Oh, Shakespeare! One of the most dreaded units of the English 9-12 curriculums, stressing out teenagers nationwide with the Early English language.
After reading A Midsummer Night’s Dream freshman year, the point of Shakespeare has been made. He wrote plays about love stories, tragedies and even a few ‘comedies’ that made new additions to the English language. Having to read one play every year of high school is just a little excessive.
There are not any storylines used in these plays that we haven’t all become familiar with already. As legendary as the classic Romeo and Juliet may be, there are tons of star-crossed-lover stories being created even today, so why is reading a version from the 1500s so necessary? When instead of reading the long and wordy works of Shakespeare, there are many other stories high school students could be reading such as Eleanor and Park or The Mortal Instruments in class for a nice change of language.
Reading tough literary works like Shakespeare tends to lead students to the constant use of SparkNotes. A summarization website frowned upon by some English teachers. The site conveniently features a ‘No Fear Shakespeare’ section, translating his plays line by line.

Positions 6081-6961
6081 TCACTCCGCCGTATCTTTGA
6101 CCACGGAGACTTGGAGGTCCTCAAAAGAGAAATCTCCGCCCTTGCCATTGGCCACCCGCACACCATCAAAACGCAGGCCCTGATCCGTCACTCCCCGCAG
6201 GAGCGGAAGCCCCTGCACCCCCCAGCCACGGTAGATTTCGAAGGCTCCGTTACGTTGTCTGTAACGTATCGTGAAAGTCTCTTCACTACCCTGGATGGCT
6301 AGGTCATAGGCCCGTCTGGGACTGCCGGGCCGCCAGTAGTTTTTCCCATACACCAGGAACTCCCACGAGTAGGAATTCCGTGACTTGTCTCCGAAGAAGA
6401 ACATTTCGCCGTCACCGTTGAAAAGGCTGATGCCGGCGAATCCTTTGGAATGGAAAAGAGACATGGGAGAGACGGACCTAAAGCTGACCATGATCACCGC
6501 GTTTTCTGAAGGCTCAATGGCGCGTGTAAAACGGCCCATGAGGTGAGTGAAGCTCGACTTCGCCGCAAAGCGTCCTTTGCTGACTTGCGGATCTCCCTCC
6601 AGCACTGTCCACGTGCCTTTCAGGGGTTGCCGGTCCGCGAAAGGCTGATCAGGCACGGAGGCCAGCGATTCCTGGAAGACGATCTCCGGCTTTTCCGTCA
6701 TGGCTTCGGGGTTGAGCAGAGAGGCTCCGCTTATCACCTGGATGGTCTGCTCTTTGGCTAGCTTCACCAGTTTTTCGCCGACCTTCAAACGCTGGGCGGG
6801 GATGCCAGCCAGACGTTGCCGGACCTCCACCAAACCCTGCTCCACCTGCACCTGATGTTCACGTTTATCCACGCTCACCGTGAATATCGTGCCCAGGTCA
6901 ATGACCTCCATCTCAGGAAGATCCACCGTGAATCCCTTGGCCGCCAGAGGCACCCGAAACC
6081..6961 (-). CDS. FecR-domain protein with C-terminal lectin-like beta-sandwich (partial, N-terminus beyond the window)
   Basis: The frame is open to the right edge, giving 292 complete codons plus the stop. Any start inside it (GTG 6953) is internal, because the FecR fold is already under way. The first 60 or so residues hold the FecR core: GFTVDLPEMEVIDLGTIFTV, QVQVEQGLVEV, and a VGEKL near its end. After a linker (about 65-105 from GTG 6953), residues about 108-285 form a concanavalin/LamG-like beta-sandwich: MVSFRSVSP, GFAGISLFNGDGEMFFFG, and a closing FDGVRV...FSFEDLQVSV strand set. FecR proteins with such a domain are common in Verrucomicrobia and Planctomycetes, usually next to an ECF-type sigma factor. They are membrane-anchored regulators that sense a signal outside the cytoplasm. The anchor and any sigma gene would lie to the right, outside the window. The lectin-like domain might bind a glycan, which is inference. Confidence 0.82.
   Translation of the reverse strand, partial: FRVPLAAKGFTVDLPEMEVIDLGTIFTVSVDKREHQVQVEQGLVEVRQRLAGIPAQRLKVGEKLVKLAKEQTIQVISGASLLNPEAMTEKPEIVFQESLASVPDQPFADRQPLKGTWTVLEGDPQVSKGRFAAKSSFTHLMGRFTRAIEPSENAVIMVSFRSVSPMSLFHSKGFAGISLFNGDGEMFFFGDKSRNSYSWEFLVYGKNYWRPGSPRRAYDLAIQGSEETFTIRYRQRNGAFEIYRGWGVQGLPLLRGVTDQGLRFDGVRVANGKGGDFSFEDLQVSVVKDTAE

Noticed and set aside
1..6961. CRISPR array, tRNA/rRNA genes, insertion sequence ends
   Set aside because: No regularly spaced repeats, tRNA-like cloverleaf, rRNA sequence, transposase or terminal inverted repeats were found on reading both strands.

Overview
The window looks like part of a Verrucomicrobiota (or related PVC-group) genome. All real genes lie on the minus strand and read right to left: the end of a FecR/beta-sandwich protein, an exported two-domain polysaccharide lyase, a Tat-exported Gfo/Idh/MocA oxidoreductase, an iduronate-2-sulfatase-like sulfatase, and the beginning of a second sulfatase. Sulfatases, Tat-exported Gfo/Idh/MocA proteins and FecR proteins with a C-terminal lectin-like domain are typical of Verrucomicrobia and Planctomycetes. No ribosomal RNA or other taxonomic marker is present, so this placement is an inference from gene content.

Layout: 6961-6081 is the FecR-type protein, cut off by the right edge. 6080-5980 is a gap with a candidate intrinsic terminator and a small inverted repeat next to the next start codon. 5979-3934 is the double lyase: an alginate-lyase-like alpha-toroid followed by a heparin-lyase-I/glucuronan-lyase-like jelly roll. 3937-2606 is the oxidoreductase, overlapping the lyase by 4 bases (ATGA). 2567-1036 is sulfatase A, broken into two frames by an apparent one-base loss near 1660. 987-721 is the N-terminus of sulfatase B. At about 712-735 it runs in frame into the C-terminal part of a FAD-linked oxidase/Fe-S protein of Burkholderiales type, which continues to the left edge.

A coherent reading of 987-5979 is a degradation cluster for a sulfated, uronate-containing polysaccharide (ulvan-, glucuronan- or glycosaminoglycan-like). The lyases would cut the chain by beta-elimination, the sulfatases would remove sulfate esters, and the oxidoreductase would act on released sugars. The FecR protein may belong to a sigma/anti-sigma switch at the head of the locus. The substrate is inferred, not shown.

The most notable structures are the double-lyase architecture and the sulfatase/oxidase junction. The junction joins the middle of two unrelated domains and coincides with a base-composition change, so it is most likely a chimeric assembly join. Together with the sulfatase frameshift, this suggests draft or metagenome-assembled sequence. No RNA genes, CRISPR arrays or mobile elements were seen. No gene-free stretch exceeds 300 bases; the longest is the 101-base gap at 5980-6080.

Krystie Lee Yandoli, a writer for BuzzFeed Books, wrote an article titled, “Why I Hate Shakespeare” on the day of Shakespeare’s 450th birthday. “All I learned was that Early Modern English hurt my brain and I couldn’t seem to wrap my head around it. The first time I had to read Shakespeare then turned into the first time I discovered SparkNotes, after frantically searching the web for Hamlet summaries and explanations. I didn’t rely on SparkNotes because I wanted to cheat my way through it; I simply wanted to understand what was going on in words and terms that were tangible to me,” Yandoli said.
For years and years, students are taught that Shakespeare is one of the greatest playwrights of all time and the stress of understanding his writings is heavily emphasized by teachers.
In the same article, Yandoli also shares her hidden opinion of the famous author, “I’ve carried this secret insecurity around with me for as long as I’ve been reading Shakespeare because I fear the judgment and ridicule of others, but why should I have to force myself to read something that’s supposed to be enjoyable? Despite the long road to get here, I’ve come to terms with my unpopular opinion. I no longer fear the judgment of others, and I unapologetically proclaim that to me, Shakespeare is highly overrated.”
For students interested in Shakespeare, they can wait until college to take classes on him, which is required for most English majors anyway, however, struggling and uninterested students shouldn’t be forced into the topic for four straight years.
Megan Rosen, Staff Writer
Sophomore Megan Rosen is a staff writer for the 2015-2016 Colonel. She is on the volleyball team.